Published: 05/12/2002, Volume112 No. 5834 Page 6

A number of trusts interested in implementing the consultant contract on a piecemeal basis have approached the Department of Health.

Following a meeting with health secretary Alan Milburn and health minister John Hutton last Thursday, BMA chair Dr Ian Bogle said Mr Milburn 'did dangle before us a piecemeal introduction of the contract'.

'He said various trusts had been in touch with Whitehall to see if they could go along with the contract.' Dr Bogle stressed: 'We would oppose this introduction.'

NHS Confederation human resources policy manager Alastair Henderson said the confederation had contacted its members about the next steps and found 'there certainly is interest.'

'In general terms, what people were saying was that they were looking for local flexibility within a national framework.' He said there appeared to be particular interest among mental health trusts, where he believed more consultants had voted in favour of the contract.

In a statement released after the meeting, Mr Hutton said the government was considering 'a number of approaches' from interested trusts.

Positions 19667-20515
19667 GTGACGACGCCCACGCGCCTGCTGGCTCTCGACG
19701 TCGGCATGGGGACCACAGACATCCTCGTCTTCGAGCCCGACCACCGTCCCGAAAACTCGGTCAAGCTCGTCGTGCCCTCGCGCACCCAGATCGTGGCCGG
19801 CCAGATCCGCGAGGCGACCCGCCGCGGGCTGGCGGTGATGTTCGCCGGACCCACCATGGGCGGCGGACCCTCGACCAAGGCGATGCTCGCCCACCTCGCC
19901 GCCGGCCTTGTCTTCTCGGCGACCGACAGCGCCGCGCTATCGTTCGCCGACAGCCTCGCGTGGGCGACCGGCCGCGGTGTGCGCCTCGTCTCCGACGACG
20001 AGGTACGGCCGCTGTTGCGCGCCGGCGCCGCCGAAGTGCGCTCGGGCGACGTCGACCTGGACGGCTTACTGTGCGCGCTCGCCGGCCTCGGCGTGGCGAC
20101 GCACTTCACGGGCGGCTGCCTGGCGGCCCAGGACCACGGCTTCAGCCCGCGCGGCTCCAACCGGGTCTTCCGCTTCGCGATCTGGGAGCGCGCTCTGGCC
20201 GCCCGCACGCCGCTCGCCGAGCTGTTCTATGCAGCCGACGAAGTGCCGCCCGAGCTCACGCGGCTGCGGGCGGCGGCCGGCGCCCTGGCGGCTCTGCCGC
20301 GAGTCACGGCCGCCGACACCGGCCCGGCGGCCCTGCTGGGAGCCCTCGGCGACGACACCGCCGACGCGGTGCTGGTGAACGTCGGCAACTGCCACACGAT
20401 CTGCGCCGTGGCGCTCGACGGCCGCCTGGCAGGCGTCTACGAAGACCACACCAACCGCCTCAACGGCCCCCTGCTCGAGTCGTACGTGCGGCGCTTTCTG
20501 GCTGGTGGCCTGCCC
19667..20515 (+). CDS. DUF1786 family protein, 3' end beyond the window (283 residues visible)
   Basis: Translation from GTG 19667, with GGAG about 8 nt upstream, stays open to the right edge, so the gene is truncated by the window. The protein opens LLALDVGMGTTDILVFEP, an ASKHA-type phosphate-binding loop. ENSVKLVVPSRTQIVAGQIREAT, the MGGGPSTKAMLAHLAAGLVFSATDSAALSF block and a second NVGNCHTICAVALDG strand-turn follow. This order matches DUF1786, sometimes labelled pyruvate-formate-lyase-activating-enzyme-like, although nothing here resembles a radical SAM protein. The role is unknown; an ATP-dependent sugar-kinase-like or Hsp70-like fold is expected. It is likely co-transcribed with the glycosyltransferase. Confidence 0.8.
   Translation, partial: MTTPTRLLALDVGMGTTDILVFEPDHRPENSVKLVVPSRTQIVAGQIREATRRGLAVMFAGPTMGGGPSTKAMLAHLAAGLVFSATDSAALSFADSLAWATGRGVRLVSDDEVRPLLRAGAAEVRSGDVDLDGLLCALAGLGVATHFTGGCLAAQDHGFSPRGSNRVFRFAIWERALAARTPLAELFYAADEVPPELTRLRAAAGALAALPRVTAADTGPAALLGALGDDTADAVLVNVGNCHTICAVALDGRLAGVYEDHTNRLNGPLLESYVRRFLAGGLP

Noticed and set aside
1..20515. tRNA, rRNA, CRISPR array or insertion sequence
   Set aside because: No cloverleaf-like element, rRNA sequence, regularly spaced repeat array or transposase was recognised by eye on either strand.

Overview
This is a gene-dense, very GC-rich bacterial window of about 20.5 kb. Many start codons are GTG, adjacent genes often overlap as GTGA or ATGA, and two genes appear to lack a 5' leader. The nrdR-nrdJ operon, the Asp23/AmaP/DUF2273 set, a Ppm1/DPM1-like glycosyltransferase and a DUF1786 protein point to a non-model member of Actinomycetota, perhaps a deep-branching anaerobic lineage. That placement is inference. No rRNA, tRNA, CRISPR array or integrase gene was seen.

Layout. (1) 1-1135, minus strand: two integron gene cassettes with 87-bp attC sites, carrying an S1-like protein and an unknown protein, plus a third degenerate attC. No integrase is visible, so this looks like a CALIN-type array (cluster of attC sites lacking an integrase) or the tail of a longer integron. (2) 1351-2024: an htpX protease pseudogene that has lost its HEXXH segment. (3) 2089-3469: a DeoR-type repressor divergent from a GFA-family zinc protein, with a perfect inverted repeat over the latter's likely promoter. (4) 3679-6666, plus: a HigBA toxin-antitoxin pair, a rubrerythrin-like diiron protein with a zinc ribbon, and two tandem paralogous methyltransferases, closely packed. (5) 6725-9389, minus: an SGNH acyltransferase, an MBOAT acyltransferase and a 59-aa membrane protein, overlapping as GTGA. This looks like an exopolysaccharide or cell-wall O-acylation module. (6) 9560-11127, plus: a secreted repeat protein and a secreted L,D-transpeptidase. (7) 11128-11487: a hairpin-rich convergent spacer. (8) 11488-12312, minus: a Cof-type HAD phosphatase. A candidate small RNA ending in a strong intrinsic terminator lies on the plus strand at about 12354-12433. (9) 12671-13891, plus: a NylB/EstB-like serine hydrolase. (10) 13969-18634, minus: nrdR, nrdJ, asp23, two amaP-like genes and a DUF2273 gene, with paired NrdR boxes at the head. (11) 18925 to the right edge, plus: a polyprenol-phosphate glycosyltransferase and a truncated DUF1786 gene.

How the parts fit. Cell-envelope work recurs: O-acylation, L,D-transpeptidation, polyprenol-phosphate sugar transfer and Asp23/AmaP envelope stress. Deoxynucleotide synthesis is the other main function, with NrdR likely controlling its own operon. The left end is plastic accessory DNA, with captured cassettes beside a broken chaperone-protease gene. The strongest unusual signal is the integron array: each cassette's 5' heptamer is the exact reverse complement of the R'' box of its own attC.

Dr Bogle said he was 'exceedingly glad' that Mr Milburn had not raise the controversial issue of a sub-consultant grade at the meeting.

But Mr Henderson suggested the BMA should take little comfort from this: 'I have not heard the secretary of state say anything that goes back on their earlier interest. That was one of the things we talked to our members about, and in general there was considerable interest in the notion of the generalist consultant.'

The BMA itself has put forward no proposals and has just embarked on consultation of its members about what the main problems in the contract were.

At a press conference on Friday, the BMA appeared angry about Mr Milburn's claim that the contract could not be renegotiated, although this has been the position of both the BMA and government since the ballot started.

Dr Bogle said Mr Milburn had acknowledged that the 'managerialist approach to the contract had failed'. He said: 'I felt he understood the reasons for the rejection and wouldn't have used the term fimanaged contractfl if he hadn't.'

lpaul. stephenson@emap. com